and the other princes were to receive Charles, the newly elected

Emperor. Duke Frederick got very indignant at that papal rascal

and courageously told him off in no uncertain terms because in his

absence he and Eck had disturbed his dominions and those of his

brother. He gave them such a magnificent tongue lashing that they

went away from him shamed and disgraced. The prince, endowed as he

was with unbelievable natural ability, knew all about the crafty

ways of the Roman curia [the administrative apparatus of the Roman

Church]; he knew exactly how to treat them. He was a man with a

good clear nose, and he could smell more and farther than the

Romanists could either hope or fear.

Thereafter they stopped testing Frederick. Furthermore, he paid no

honor to the rose that they call "golden" [a special mark of papal

esteem] which Leo X sent him that same year; on the contrary, he

ridiculed it. Thus the Romanists were forced to give up any hope

of duping such a prince. The Gospel advanced successfully under

the protection of this prince and was propagated far and wide. His

authority influenced many; since he was a most wise and

keen-sighted prince, he could incur no suspicion, except among the

hateful, that he was out to encourage and support heresy. This did

the papacy great harm.

In the same year, 1519, there was held at Leipzig the debate to

which Eck had challenged Karlstadt and me. But by no letter of

mine could I secure a safe conduct from Duke George, and so I

entered Leipzig not as a debater but as a spectator under the safe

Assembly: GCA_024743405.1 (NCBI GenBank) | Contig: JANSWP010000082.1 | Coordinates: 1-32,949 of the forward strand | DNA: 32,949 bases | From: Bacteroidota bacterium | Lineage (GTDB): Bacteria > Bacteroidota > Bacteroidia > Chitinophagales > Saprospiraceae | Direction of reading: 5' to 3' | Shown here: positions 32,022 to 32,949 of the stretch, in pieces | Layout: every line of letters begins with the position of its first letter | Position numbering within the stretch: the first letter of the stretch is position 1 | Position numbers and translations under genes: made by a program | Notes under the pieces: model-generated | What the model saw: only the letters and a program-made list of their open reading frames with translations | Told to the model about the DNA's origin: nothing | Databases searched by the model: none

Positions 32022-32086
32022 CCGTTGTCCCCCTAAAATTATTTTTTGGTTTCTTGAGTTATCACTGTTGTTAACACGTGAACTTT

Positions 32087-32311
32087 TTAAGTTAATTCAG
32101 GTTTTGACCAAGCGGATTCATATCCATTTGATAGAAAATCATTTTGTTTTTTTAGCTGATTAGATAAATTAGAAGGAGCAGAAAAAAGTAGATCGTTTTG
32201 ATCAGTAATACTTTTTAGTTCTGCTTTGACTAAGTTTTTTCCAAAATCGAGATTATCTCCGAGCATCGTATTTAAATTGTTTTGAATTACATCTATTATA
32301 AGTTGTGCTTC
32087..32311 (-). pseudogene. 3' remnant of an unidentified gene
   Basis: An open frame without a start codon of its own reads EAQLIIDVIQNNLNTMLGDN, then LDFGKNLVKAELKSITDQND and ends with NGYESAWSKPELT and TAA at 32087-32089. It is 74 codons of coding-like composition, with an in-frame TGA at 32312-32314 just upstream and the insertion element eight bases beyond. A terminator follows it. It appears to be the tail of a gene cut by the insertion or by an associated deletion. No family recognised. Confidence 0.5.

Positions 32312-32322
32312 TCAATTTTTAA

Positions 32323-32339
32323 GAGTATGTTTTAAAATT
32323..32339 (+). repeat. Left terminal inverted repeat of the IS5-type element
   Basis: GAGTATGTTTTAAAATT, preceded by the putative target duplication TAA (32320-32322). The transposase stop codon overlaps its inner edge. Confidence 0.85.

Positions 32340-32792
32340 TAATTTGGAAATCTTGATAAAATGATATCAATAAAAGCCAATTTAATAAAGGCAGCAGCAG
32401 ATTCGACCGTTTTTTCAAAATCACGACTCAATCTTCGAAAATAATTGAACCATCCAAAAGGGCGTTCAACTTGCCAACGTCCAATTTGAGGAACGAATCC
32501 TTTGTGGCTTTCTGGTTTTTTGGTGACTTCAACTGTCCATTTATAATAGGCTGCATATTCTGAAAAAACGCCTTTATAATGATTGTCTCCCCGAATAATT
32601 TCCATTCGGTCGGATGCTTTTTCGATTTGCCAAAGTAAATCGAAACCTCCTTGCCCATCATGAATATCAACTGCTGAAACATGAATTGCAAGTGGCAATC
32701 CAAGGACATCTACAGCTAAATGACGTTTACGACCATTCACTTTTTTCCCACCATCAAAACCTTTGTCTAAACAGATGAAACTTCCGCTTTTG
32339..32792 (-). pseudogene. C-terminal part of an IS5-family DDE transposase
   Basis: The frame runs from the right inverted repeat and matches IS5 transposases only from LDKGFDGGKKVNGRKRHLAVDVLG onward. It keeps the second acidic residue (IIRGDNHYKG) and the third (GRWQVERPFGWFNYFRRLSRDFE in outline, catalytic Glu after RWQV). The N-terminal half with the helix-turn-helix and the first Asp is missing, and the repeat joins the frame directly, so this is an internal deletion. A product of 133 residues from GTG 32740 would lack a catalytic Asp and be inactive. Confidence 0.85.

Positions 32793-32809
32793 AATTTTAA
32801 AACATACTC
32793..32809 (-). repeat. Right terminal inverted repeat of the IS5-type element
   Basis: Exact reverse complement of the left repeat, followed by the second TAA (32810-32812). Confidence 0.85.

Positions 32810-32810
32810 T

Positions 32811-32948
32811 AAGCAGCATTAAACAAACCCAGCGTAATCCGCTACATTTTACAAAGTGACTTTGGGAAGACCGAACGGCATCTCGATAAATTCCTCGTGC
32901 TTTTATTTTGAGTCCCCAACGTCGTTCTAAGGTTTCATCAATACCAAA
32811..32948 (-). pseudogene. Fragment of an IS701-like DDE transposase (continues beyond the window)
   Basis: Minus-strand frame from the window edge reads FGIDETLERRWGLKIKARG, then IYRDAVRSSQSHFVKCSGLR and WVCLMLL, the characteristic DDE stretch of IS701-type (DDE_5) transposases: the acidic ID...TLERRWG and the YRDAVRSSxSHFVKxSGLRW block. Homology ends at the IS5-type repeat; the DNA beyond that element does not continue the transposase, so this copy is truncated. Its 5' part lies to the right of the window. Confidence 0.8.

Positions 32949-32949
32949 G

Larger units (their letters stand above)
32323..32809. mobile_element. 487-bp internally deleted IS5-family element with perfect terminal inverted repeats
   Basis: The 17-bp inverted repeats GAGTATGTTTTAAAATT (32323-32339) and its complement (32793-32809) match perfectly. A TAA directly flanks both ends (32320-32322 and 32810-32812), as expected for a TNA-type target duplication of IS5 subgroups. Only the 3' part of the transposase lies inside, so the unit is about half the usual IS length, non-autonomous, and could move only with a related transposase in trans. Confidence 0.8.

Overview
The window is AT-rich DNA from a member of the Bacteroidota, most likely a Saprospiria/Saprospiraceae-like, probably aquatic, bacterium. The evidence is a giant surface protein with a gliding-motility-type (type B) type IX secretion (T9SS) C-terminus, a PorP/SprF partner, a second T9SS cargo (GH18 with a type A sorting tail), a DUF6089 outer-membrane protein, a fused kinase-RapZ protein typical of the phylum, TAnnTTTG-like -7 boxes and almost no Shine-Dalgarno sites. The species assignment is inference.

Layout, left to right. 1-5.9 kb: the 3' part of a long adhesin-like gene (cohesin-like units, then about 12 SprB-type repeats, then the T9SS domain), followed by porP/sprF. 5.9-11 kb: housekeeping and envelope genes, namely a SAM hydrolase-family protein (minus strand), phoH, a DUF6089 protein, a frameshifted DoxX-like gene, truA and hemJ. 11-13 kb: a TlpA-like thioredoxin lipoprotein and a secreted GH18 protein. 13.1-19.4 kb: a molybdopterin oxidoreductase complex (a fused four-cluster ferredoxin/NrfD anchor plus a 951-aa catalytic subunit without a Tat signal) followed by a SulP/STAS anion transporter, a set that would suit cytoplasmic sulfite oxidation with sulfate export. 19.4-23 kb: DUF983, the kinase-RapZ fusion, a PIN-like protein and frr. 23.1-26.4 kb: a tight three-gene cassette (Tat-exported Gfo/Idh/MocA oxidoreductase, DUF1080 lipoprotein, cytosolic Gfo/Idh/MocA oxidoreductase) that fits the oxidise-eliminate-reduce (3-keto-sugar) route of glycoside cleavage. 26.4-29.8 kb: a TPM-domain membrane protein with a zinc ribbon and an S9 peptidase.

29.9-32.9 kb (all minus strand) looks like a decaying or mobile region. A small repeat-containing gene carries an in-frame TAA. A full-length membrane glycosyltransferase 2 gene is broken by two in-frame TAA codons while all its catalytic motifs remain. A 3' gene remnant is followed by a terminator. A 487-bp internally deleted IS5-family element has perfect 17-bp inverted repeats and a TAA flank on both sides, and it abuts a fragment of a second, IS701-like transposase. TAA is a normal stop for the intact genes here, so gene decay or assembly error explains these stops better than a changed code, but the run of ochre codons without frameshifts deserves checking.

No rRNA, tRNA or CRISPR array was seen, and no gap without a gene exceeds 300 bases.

conduct which had been given to Karlstadt. I don't know who was

blocking my way, since I was sure that, up to that time, Duke

George had not been hostile to me.

In Leipzig Eck came to me in my lodgings. He said he had learned

that I had refused to debate. I answered, "How can I debate if I

can't secure a safe conduct from Duke George?" He answered, "I

came here to debate with you, and if I can't, then I don't want to

debate with Karlstadt either. What if I get a safe conduct for

you? Will you debate with me then?" I said, "Get it and I will."

He left, and shortly thereafter I too got a safe conduct and so

had the opportunity of debating.

Eck did this because he thought he would cover himself with glory

in debating my proposition in which I denied that the pope was the

head of the church by divine right. In this proposition Eck had a

golden opportunity of flattering the pope and of meriting his

thanks and of overwhelming me with hatred and ill-will. That is

exactly what he did throughout the whole debate, but he neither

proved his position nor refuted mine. Even Duke George said to Eck

and me at breakfast, "Whether it's by divine right or by human

right, still he's the pope." If he hadn't been influenced by the

arguments, he would never have said such a thing but would have

approved of Eck alone.

From my case you can see how hard it is to struggle free from

errors which become fixed by universal standard and changed by

time-honored custom into nature. How true the proverb is: "It's